* What is almost unheard of is for a composer deliberately to abandon a flourishing career in media-music, in mid-course, in order to devote himself exclusively to his 'own' or 'real' music. Yet this is what Howard Blake has done. What is even more unusual is that far from disowning his alter ego, the kind of musician he was and the kind of music he produced for the first 10 years of his professional life, he has found in them the mainspring of a remarkable personal renaissance. Much of the raw material of his most significant works -the Toccata for Orchestra and the Piano Concerto- derives from this source, but so refined, processed, enhanced, sublimated, as to be scarcely recognisable. The end product has a deceptive simplicity not unlike that of of Mozart. I mention Mozart advisedly since the classical qualities implicit in scores like The Snowman and the Diversions for Cello and Orchestra are on full frontal display. There is a child-like exuberance and spirit of delight...but a shrewd supervisory intelligence plots every move...and never allows the plain, ordinary, even commonplace musical language it speaks ever to to sound plain, ordinary or commonplace.' [Christopher Palmer]
*'...Like William Walton, Howard Blake, William Alwyn and other masterful British composers from the concert world who work or worked occasionally in films, Benjamin left his mark on the British cinema by providing superb scores for some fine movies, but all of Blake's many musical works, both for the screen and elsewhere, are somewhat eclipsed by his score for 'The Snowman'. The contagious six-note phrase in the 'Walking in the Air' theme (and song) is one of those rare pieces of music that needs to be heard only once and it is never forgotten. The hymn-like theme is both reverent and spirited, gleeful and bittersweet......Blake is not embarassed that of his hundreds of works his most beloved music is that for an animated short. How can one not be proud of this twenty-six minutes of pure musical joy?' [The Encyclopaedia of Film Composers 2015]
* 'The Clarinet Concerto in particular shows Blake as a truly great composer.' Christopher Hathaway, KUHF 88.7 - News for Houston. [ Music Library Reviews: Beethoven, Wagner, and Blake], 5/11/2013
*The Piano Music of Howard Blake (Decca) is the first recording Vladimir Ashkenazy has made of music by a living British composer, a remarkable fact in itself, made more so by the choice of composer. Howard Blake belongs to that rare breed of modern composers whose music has 'crossed-over' as the saying has it, to the consciousness of the general public, through the world-wide success of the song Walking in the Air The film was a colossal success, and it must be said that the main ingredient of that was Howard Blake's music...'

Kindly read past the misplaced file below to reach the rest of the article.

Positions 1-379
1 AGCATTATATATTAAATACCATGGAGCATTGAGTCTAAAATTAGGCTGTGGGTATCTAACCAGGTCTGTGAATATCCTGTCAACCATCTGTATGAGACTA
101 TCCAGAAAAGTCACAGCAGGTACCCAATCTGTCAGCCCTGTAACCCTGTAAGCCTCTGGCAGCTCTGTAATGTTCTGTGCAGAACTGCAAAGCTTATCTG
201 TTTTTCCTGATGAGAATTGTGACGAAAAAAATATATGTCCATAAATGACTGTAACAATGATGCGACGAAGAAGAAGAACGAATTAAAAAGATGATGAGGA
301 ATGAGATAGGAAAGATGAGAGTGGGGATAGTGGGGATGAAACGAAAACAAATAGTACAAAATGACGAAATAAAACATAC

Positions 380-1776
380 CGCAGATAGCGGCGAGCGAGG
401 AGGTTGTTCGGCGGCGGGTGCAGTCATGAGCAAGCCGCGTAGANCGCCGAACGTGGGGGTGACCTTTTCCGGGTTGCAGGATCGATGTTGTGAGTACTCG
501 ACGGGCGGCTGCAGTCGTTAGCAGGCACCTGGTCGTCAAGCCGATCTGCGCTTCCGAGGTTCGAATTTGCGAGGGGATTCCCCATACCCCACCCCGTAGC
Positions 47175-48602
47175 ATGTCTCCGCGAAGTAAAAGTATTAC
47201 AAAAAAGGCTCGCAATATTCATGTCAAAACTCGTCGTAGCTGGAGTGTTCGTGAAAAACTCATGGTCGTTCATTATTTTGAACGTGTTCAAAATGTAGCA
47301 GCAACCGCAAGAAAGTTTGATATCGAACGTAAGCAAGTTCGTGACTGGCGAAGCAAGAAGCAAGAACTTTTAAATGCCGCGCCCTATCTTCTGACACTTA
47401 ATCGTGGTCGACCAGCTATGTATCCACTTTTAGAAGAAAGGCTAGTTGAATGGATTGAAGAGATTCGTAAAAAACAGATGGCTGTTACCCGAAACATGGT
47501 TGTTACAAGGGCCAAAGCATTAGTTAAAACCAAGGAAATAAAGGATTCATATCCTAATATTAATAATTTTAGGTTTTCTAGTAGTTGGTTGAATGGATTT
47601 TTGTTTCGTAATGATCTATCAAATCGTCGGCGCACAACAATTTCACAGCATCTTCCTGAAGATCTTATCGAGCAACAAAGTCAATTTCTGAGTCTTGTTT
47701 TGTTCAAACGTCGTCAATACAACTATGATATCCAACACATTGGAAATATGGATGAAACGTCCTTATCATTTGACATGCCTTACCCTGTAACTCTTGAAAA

Highbridge Music Ltd was incorporated in 1983 and is a music publishing company which exclusively publishes the works of English composer Howard Blake.
It takes its name from Highbridge Mill near Cuckfield in Sussex, a converted watermill dating from 1810 which was the composer’s home from 1971 to 1981 and a source of inspiration for many of his musical works.
He has written music for more than 50 years and during that time employed various publishers to administer his catalogue. On July 14th 2004 however he gathered in a large part of his catalogue and reorganised Highbridge Music to provide a hands-on service to those who wish to hire or buy his music.
The new 2006 website was created from a comprehensive database of his entire varied output, which amounts to over 650 opus numbers. His works can be browsed by category, viewed as a chronological list or searched using the search box at the top of every page, whilst certain works are available as sheet music for download.
(Howard Blake and Highbridge Music Ltd are members of MCPS-PRS Alliance and MPA)